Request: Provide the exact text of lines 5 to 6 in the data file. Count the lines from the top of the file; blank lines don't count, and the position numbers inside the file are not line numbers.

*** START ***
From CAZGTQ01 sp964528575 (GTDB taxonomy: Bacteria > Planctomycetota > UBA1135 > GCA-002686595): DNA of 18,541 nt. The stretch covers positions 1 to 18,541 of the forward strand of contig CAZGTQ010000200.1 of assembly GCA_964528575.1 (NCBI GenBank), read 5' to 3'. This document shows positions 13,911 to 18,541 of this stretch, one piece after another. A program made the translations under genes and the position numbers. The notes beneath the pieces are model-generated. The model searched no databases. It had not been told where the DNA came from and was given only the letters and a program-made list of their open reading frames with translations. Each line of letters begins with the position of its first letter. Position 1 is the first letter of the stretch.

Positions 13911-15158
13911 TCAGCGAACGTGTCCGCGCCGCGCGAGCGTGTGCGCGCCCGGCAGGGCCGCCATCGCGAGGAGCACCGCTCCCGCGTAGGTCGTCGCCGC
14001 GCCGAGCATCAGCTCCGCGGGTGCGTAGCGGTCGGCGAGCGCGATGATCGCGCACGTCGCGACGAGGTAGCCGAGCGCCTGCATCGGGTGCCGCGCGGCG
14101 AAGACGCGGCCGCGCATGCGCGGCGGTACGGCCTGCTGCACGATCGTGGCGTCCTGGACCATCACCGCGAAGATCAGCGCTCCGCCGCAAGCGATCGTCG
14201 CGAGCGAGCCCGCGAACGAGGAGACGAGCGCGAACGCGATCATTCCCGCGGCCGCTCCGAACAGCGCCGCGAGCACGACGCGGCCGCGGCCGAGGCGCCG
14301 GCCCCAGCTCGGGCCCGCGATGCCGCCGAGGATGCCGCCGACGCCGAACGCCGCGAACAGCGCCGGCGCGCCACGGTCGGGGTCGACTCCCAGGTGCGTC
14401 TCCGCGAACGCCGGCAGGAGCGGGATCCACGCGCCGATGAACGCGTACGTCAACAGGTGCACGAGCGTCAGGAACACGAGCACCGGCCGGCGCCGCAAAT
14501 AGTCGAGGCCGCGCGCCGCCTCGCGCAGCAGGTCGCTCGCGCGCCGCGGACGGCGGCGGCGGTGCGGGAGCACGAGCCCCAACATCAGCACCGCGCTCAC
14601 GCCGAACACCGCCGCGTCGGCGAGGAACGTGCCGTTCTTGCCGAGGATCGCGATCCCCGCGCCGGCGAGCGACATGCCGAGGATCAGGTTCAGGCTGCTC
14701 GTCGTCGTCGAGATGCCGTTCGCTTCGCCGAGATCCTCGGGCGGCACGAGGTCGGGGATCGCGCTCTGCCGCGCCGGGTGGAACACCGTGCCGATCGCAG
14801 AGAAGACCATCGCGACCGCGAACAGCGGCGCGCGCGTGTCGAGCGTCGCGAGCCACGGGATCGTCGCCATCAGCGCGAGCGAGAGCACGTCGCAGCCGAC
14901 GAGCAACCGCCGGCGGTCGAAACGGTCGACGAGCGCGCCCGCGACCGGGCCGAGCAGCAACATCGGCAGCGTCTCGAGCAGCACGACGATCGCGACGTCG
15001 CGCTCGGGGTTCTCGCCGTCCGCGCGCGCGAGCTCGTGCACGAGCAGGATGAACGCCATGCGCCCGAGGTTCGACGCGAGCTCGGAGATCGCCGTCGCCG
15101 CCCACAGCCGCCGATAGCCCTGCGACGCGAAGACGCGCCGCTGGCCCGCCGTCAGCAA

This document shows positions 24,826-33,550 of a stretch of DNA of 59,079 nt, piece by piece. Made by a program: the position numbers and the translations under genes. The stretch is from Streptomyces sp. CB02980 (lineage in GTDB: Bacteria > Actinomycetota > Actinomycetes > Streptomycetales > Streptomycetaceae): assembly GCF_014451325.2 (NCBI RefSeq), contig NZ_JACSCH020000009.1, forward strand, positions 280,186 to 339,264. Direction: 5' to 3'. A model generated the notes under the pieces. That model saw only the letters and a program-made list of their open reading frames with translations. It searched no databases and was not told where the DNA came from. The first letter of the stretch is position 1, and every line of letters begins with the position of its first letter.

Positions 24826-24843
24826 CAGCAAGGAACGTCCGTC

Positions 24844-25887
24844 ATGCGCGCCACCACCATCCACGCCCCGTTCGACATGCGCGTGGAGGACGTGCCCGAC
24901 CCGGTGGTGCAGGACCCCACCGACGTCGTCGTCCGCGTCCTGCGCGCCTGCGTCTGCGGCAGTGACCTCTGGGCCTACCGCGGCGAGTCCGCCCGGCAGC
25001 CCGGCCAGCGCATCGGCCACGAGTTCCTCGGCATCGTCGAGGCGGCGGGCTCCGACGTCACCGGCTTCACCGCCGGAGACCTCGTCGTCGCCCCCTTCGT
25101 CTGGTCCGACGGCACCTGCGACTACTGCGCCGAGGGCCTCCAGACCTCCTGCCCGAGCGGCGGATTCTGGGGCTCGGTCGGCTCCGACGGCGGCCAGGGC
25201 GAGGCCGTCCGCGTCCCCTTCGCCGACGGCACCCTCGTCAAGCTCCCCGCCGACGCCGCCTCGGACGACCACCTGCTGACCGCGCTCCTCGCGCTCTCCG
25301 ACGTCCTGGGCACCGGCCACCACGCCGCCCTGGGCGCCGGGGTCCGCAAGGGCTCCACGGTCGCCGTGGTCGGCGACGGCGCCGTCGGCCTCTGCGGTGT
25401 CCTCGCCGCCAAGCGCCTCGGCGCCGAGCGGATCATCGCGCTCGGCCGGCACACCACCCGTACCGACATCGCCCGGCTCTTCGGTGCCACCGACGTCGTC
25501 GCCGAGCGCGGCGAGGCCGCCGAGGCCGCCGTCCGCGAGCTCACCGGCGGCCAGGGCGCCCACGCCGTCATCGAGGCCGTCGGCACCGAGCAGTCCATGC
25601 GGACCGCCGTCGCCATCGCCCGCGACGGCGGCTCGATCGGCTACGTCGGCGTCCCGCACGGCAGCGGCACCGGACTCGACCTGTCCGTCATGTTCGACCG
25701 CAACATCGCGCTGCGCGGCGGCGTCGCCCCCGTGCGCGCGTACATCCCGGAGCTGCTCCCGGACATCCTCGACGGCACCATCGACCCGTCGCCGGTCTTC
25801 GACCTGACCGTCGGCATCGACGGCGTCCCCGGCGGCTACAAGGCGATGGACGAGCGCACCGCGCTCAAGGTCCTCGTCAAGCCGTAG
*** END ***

14101 AAGACGCGGCCGCGCATGCGCGGCGGTACGGCCTGCTGCACGATCGTGGCGTCCTGGACCATCACCGCGAAGATCAGCGCTCCGCCGCAAGCGATCGTCG
14201 CGAGCGAGCCCGCGAACGAGGAGACGAGCGCGAACGCGATCATTCCCGCGGCCGCTCCGAACAGCGCCGCGAGCACGACGCGGCCGCGGCCGAGGCGCCG